When we decided to move to Paris, I knew parenting here would be different. Not only would the moms (and les petits enfants) be better dressed, they’d enjoy luxuries not known to their American counterparts like guaranteed, paid maternity leave and high quality, state-subsidized childcare.

The impact of these family benefits cannot be overstated. And yet, I was still surprised to discover just how different parenting is here on issues big and small.

Some of the differences shocked me (and not in a good way). There is sometimes an iron-fist disciplinary style that can make little ones quake in their parents’ presence and a culture of yelling that left me drop-jawed. The word “non” (shunned, albeit somewhat absurdly, by some American friends) is central to French parenting. Many smoke openly in front of kids.

Still, other aspects of French parenting inspired me to seek out a new mothering style of my own; one that’s more relaxed (on myself) and family-focused as opposed to manically kid-centric. Here are four lessons I’ve learned thanks to my exposure to parenting à la française.

1. Weekends are for family

One of the things I’d begun to dread before we left the U.S. was the approach of the hyper-scheduled weekend, chock-a-block with kids’ activities. I wasn’t opposed to a Saturday soccer game but it started to feel like every minute would be devoted to a militaristic stream of classes, parties, tutors and events with very little time left to just be together. 

In France, weekends are still considered sacred for family quality time. They sit down together to eat their meals, take cultural outings to museums and concerts, or venture to the country to visit les grands-parents. We now make these things a priority, too. (It’s a whole lot easier when those around you are doing the same.)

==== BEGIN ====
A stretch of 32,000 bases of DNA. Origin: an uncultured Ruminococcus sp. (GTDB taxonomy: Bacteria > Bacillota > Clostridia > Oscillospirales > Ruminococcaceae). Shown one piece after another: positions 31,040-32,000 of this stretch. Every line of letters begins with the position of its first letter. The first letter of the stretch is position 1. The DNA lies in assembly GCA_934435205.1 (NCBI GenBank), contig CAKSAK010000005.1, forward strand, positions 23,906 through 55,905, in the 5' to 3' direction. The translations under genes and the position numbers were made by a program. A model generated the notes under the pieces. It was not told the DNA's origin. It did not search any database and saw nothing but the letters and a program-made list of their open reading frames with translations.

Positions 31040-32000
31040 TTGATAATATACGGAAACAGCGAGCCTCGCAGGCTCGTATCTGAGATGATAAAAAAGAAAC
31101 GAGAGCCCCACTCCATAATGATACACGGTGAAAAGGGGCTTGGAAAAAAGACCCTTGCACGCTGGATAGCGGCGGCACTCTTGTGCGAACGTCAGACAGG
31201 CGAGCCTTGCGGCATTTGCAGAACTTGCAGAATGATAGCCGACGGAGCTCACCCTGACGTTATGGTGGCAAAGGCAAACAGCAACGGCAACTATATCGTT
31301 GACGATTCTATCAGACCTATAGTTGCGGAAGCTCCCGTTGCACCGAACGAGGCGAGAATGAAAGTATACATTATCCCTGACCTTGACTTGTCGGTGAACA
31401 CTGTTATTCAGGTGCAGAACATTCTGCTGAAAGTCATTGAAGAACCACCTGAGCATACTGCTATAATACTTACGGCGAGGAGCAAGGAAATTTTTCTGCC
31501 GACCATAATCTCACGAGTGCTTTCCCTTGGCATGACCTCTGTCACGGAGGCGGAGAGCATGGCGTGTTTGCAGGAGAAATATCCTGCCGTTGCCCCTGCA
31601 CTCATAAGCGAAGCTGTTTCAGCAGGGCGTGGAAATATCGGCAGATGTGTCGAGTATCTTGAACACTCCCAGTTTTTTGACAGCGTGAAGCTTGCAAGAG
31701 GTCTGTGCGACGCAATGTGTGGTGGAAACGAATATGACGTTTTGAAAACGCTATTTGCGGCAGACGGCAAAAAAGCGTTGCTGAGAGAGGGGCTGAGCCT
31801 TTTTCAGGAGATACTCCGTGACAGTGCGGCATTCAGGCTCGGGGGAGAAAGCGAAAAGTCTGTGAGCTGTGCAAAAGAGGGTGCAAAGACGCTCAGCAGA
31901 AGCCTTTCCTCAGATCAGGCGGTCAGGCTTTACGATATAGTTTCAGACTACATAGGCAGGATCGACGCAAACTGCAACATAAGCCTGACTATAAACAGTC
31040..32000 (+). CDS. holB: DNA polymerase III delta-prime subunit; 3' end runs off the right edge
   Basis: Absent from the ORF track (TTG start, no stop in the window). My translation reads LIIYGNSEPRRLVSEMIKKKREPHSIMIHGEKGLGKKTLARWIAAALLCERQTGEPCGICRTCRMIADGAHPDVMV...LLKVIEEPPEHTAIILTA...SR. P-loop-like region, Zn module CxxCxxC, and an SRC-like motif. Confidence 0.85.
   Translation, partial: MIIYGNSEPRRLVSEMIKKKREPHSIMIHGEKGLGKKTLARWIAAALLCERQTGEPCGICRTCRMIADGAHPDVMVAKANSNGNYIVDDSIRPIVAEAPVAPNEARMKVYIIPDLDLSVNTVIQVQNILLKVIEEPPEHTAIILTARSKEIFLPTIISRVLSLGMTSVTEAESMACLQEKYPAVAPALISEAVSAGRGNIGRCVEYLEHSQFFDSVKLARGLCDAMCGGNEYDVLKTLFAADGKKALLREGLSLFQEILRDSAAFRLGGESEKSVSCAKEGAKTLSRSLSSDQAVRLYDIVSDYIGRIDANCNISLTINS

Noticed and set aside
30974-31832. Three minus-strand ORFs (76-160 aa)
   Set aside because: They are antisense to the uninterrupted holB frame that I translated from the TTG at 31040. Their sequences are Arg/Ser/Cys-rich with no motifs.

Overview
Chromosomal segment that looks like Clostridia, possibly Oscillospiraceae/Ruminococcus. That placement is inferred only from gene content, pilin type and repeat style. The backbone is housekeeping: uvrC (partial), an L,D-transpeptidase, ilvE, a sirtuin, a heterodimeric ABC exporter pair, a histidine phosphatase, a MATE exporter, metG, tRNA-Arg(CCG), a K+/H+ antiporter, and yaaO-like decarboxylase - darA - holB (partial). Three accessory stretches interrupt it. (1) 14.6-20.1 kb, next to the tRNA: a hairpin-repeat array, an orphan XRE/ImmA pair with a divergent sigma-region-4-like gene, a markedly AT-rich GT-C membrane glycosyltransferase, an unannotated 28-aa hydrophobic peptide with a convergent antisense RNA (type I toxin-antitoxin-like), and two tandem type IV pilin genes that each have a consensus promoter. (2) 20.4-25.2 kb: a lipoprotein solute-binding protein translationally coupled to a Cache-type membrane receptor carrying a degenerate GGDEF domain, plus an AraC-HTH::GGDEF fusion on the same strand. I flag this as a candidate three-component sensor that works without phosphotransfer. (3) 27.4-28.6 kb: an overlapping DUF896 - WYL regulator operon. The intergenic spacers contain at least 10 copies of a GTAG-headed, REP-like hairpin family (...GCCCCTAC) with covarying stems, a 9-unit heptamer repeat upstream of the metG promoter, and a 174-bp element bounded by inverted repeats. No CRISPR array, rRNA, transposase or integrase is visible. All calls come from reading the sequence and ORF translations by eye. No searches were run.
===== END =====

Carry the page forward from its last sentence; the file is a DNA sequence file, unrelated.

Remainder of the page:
photography of family during daytime in front of the Arc de Triomphe taking a selfie photo.
Top: Caroline Hernandez; above: photo by Mika Baumeister

2. Mothers matter, too

I’m not sure when it happened but sometime in the last decade, being a “good mom” became synonymous with self-sacrifice. At home, taking time out just for you had started feel distinctly selfish.

Here in France? Pas du tout! French moms I know routinely prioritize on self-care (think midday naps, visits to the spa and evenings a deux) and do so without a flicker of guilt. Moms here are not expected to abdicate their adult interests and pursuits (let alone their careers) in order to have thriving families. And of course they’ve got those social benefits that make it all possible.

a woman in a trench coat walks with an umbrella and black backpack on a cloudy Paris day.
Photo by vydumka

3. Mealtime is sacred

Everyone knows the French adore their meals. Enjoying food together is also a cornerstone of French family life, especially on weekends when days are structured around carefully prepared and ruthlessly scheduled meals. Kids’ food, per se, doesn’t really exist here as little ones are expected to eat just like maman and papa.

While American babies are cutting their teeth on rice cereal and cheerios, les petits français are savoring puréed leeks and vegetable soup. When we first arrived in Paris, I was amazed how quickly my little ones abandoned hot dogs (albeit organic) and pizza in favor of camembert, duck confit and even escargots.